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Roads to discovery in myanmar

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Myanmar is one of the world’s most disaster-prone countries. The GFDRR initiated an in-depth dialogue on DRR, leveraging three World Bank projects totaling $353 million with a focus on recovery and reconstruction. The GFDRR and the World Bank supported the Government of Myanmar with a rapid PDNA and mobilization of disaster recovery financing.

Roads to discovery in myanmar

  1. 1. REGION: EAST ASIA AND THE PACIFIC FOCUS: RESILIENT RECOVERY COUNTRY: THE REPUBLIC OF THE UNION OF MYANMAR RESULTS: • A rapid floods and landslides post-disaster needs assessment (PDNA) provided a comprehensive overview of the damages, losses, and recovery priorities, informing national and sectoral recovery and reconstruction strategies. • Identifying priority needs in critical sectors, the PDNA was instrumental for mobilizing substantial resources for recovery and reconstruction, including $32 million for the agriculture sector through the first-ever activation of the World Bank’s Immediate Response Mechanism. • The PDNA helped secure a $200 million Emergency Recovery Credit, with $100 million from the IDA Crisis Response Window, for improved road infrastructure. PROJECT DESCRIPTION: Heavy rains brought intense flooding and landslides in Myanmar from July to September 2015. Over 1.6 million people were temporarily displaced and 132 lives lost, with vulnerable populations most severely affected. In response, the Government of Myanmar, the Global Facility for Disaster Reduction and Recovery (GFDRR), the World Bank, and more than 17 partner organizations worked to rapidly assess the damages and priority interventions across 14 sectors. A $330,000 grant from GFDRR initiated an in-depth dialogue on disaster risk management (DRM) with the Government, leveraging three World Bank projects totaling $353 million, focusing on recovery and reconstruction in the agriculture and transport sectors, and strengthening DRM. Roads to Recovery in Myanmar A series highlighting achievements in disaster risk management Stories of Impact PUBLISHED NOVEMBER 2016
  2. 2. CONTEXT: Myanmar is one of the world’s most disaster-prone countries, ranking 9th out of 191 countries in the INFORM Index for Risk Management. Torrential rains from July 2015 and the onset of cyclone Komen triggered severe and widespread flooding and landslides across 12 out of 14 states. Half of the most-affected 40 townships were in the two poorest states: Rakhine and Chin. Landslides severed road connectivity, making the transport sector the most-impacted public sector, with agriculture sustaining the heaviest damages and losses overall. APPROACH: Responding to Government needs, GFDRR and the World Bank supported a rapid PDNA and mobilization of disaster recovery financing. The assessment of 14 sectors and socio- economic impacts was delivered in a three-week timeframe and presented to a wide range of stakeholders. The PDNA comprised inputs from more than 20 government entities, 17 partner organization, and 17 World Bank Group teams. “Build back better” principles, which were integrated throughout the PDNA’s recommendations, aim to reduce vulnerability and improve living conditions, while promoting more effective and sustainable reconstruction. The PDNA results helped to leverage substantial World Bank funding for recovery and DRM efforts, totaling over $350 million. NEXT STEPS: GFDRR, including its Disaster Risk Financing and Insurance and Hydromet programs, continues to contribute to the World Bank’s dialogue on resilience in Myanmar. The PDNA findings have been integrated in the design of ongoing and planned projects. The Emergency Recovery Credit addresses resilient rehabilitation with community-engagement, while the first-ever activation of the World Bank’s Immediate Response Mechanism is supporting agriculture sector recovery. A proposed future DRM project will strengthen physical, operational and financial resilience to future disasters. Contact Michael Bonte-Grapentin mbonte@worldbank.org Learn more at www.gfdrr.org LESSONS LEARNED: Time and data constraints pose challenges for post- disaster assessments. To tackle data constraints, the PDNA drew on additional analysis of precipitation levels, rainfall data, and hydrologic simulation to understand the causes of the disaster, a rapid social impact assessment to identify the most-affected townships, and a survey on commercial activity to assess business impacts. Coordination with partners facilitates a common, strategic approach to disaster recovery. The Bank helped to coordinate a multi-stakeholder assessment, synthetizing expertise across institutions, preventing inconsistent results and approaches. Inclusion of “building back better” principles in PDNAs can help open a new dialogue on resilience. Building on the PDNA, the Emergency Recovery Credit helps to mainstream risk reduction into investment planning for example through improved drainage and slope/landslide protection safeguarding communities and assets. *ALL MONETARY VALUES IN USD “The multi-sector multi-agency effort was an important step in the Government’s efforts to ensure that the recovery and reconstruction would address the needs on the ground and help the country to increase its resilience to disasters.” - U Soe Aung, Permanent Secretary, Ministry of Social Welfare, Relief and Resettlement, Republic of the Union of Myanmar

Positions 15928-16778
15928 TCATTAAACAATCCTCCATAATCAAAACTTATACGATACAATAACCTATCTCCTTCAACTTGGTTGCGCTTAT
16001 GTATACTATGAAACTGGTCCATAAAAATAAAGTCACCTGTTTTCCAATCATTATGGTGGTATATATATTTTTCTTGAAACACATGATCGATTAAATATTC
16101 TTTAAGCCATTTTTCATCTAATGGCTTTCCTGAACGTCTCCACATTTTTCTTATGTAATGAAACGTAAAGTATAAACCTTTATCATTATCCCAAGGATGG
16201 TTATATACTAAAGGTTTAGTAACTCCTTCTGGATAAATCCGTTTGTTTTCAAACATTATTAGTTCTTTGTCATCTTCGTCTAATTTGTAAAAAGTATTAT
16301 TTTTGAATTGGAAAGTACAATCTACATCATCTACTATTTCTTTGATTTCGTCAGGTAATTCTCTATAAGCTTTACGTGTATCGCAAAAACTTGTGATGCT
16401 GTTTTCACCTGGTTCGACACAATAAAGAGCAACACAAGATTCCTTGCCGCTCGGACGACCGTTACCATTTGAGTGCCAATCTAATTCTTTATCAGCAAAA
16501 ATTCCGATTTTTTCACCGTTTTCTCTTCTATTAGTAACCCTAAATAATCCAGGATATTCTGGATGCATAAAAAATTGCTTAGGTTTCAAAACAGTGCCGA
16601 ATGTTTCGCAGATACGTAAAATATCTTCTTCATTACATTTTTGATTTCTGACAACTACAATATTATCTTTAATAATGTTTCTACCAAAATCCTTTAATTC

• MyoThu20

    Mar. 6, 2018

Myanmar is one of the world’s most disaster-prone countries. The GFDRR initiated an in-depth dialogue on DRR, leveraging three World Bank projects totaling $353 million with a focus on recovery and reconstruction. The GFDRR and the World Bank supported the Government of Myanmar with a rapid PDNA and mobilization of disaster recovery financing.

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